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Rusak v. Holder

United States Court of Appeals, Ninth Circuit

August 22, 2013

Natallia Valerievna RUSAK, Petitioner,
Eric H. HOLDER, Jr., Attorney General, Respondent.

Argued and Submitted Jan. 7, 2013.

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Sergei Shevchenko (argued), Barshev, P.C., Beverly Hills, CA, for Petitioner.

Ashley Young Martin (argued), Regan Hildebrand, Kiley L. Kane, and Jennifer L. Lightbody, United States Department of Justice, Washington, D.C., for Respondent.

On Petition for Review of an Order of the Board of Immigration Appeals. Agency No. A095-878-063.

Before: WILLIAM A. FLETCHER and JOHNNIE B. RAWLINSON, Circuit Judges, and EDWARD R. KORMAN,[*] Senior District Judge.


KORMAN, District Judge:

Natallia Rusak, a twenty-eight year old native and citizen of Belarus currently residing in California, petitions for review of an order of the Board of Immigration Appeals (" BIA" ) affirming an Immigration Judge's (" IJ" ) determination that she is not entitled to asylum, withholding of removal, or relief under the Convention Against Torture. We have jurisdiction under 8 U.S.C. § 1252(a). We review the BIA's decision for substantial evidence and must affirm if it is " supported by reasonable, substantial, and probative evidence on the record considered as a whole." INS v. Elias-Zacarias, 502 U.S. 478, 481, 112 S.Ct. 812, 117 L.Ed.2d 38 (1992) (quoting 8 U.S.C. § 1105a(a)(4)).

Ms. Rusak has been deaf since infancy, a condition that she claims subjected her to persecution in Belarus due to widespread hostility to persons with disabilities. Ms. Rusak's family also belongs to the Seventh Day Adventist Church, a religion disfavored in Belarus. According to the testimony of Ms. Rusak and her mother, Ms. Rusak's mother was arrested, beaten, and raped by the police on account of her church membership. She also lost her job as a schoolteacher as a consequence of her religious affiliation. Ms. Rusak's father was severely beaten by the police and died of a heart attack related to the assault. At the time of these events, Ms. Rusak was approximately eleven years old. Ms. Rusak herself claims to have suffered physical abuse and harassment as a child from her teachers and peers on account of her deafness and her family's religion.

In 2000, Ms. Rusak and her mother left Belarus for Argentina, where they lived for several months until legally entering the United States so that Ms. Rusak could undergo testing for a cochlear implant. Their authorization to remain in the country expired in June 2002. Initially, Ms. Rusak's mother filed an asylum application on her own behalf and listed Ms. Rusak as a derivative applicant. However, in 2004, Ms. Rusak's mother married a United States citizen and withdrew her application; Ms. Rusak then submitted the independent asylum application under review here. Both Ms. Rusak and her mother gave testimony before the IJ in support of her application, and neither was subject to an adverse credibility finding. Ms. Rusak has lived with family, most of whom now reside in California, for her entire life, and has no independent means of support.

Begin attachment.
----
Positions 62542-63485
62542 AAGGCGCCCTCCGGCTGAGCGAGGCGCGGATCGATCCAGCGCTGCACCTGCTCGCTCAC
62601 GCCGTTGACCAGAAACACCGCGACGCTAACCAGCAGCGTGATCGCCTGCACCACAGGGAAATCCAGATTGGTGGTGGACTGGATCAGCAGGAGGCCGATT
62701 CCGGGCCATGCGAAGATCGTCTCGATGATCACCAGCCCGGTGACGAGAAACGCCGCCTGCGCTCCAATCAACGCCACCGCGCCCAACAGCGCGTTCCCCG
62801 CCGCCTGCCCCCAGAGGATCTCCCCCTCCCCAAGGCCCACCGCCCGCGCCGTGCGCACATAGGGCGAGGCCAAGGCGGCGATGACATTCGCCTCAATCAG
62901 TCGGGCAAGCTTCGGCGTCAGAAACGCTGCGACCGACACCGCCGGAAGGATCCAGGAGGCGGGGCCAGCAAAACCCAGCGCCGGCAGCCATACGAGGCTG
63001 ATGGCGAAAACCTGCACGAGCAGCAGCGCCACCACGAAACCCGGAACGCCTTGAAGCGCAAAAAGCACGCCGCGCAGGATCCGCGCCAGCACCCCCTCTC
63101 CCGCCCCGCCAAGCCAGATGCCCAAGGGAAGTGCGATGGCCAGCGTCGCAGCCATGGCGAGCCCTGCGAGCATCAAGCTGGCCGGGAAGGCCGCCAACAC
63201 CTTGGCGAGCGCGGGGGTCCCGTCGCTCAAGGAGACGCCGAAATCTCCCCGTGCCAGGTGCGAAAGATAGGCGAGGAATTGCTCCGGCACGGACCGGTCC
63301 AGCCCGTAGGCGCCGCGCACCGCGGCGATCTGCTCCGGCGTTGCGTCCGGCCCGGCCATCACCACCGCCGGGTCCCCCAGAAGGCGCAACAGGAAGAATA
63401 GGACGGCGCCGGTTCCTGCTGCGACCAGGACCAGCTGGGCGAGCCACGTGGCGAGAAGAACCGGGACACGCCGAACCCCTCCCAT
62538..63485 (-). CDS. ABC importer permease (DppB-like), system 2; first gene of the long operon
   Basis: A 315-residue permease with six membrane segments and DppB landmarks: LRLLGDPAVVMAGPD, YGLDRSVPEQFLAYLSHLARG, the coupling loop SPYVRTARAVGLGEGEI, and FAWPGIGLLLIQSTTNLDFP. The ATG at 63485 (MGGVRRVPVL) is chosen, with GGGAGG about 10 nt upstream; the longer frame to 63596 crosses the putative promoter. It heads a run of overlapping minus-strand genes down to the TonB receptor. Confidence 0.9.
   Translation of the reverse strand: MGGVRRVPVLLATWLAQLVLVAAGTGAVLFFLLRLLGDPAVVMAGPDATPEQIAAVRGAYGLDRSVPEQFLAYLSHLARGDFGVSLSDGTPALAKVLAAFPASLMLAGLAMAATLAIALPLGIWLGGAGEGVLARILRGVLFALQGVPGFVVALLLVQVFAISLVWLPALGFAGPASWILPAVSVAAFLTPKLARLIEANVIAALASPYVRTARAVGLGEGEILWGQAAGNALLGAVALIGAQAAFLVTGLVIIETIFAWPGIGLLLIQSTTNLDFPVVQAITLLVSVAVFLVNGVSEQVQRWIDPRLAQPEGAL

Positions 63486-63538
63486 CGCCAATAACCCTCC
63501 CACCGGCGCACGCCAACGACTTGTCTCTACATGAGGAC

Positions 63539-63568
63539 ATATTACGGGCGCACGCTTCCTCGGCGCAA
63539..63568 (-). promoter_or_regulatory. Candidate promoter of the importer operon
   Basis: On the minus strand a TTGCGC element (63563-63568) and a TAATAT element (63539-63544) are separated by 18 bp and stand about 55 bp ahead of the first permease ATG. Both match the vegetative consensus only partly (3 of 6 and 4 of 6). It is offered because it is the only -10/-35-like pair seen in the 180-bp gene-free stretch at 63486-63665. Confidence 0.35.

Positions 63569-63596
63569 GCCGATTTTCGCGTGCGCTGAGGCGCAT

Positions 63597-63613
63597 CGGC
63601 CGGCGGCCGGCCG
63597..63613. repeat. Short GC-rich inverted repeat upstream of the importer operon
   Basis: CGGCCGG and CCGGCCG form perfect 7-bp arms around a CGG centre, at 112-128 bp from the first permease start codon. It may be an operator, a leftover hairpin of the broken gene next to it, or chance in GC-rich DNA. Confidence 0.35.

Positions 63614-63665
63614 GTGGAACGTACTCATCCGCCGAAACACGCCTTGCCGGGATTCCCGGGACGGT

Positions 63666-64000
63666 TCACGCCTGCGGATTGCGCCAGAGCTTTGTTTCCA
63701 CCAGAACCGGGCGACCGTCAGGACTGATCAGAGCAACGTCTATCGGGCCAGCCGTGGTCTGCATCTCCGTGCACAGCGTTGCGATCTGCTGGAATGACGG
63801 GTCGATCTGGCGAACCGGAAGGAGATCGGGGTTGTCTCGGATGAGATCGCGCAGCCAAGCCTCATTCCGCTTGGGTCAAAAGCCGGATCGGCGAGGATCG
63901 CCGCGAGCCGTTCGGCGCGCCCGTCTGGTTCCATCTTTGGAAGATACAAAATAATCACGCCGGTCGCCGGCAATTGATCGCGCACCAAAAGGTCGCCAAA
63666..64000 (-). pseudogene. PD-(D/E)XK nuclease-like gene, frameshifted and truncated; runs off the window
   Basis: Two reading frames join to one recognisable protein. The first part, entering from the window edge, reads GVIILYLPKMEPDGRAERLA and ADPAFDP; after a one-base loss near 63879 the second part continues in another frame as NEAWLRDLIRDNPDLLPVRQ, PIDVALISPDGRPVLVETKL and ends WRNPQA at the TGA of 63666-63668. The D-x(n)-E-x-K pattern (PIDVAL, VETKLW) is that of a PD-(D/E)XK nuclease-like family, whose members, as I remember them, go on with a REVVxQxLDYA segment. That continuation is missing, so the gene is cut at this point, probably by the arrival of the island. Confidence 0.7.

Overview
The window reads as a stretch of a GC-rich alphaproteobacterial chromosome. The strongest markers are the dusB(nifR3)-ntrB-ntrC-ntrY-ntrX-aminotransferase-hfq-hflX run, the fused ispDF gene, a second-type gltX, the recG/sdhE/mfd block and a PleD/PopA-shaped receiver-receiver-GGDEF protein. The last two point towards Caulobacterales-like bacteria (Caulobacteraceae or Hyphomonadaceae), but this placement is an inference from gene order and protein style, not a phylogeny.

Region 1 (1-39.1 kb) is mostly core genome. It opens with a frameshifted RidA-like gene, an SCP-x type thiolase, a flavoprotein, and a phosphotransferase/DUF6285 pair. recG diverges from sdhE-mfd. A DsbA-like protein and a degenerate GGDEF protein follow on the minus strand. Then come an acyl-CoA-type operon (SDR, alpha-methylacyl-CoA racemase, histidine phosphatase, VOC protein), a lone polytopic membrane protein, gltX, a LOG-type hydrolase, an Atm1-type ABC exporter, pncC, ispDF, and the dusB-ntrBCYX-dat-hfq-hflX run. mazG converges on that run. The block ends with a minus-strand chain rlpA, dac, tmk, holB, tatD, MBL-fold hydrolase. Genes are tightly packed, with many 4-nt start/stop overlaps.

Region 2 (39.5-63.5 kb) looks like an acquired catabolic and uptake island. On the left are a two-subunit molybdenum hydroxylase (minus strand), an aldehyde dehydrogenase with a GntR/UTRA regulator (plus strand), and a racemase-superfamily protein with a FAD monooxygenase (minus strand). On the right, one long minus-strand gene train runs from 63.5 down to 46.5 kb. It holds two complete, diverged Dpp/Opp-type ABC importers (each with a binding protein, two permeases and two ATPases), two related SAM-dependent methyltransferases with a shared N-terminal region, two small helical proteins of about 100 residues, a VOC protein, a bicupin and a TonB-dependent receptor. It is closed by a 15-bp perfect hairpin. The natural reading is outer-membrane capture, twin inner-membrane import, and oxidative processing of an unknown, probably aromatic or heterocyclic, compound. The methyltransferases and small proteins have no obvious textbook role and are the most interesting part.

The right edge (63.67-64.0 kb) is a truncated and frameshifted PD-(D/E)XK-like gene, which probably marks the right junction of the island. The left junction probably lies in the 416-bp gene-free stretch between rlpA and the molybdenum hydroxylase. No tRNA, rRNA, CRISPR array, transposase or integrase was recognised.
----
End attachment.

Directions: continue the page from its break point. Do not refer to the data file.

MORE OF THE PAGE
The Department of Justice attorney acknowledged at oral argument that other options may be available to deal with the unfortunate circumstances in which Ms. Rusak finds herself. Ms. Rusak may be

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eligible for a visa based on her mother's new status. This would allow her to apply for an adjustment of status. The Department of Homeland Security could exercise prosecutorial discretion in determining not to seek Ms. Rusak's removal. Nevertheless, because these two options must be explored through avenues other than this litigation, we address the merits of Ms. Rusak's asylum claim.

Title 8 U.S.C. § 1158 provides that the Attorney General and Secretary of Homeland Security have discretion to grant political asylum to aliens they determine to be refugees. Under 8 U.S.C. § 1101(a)(42)(A), a " refugee" is " any person who is outside any country of such person's nationality ... who is unable or unwilling to return to ... that country because of persecution or a well-founded fear of persecution on account of race, religion, nationality, membership in a particular social group, or political opinion." An asylum applicant bears the burden of proving that she has a well-founded fear of future persecution based on one of the enumerated grounds. Ghaly v. INS, 58 F.3d 1425, 1428 (9th Cir.1995). A well-founded fear of future persecution " must be both subjectively genuine and objectively reasonable." Duarte de Guinac v. INS, 179 F.3d 1156, 1159 (9th Cir.1999). An asylum applicant's credible testimony that he or she genuinely fears persecution suffices to establish the subjective element. Id. The objective element may be established either by the presentation of " credible, direct, and specific evidence in the record of facts that would support a reasonable fear of persecution," or through a showing by an asylum applicant that he or she has ...

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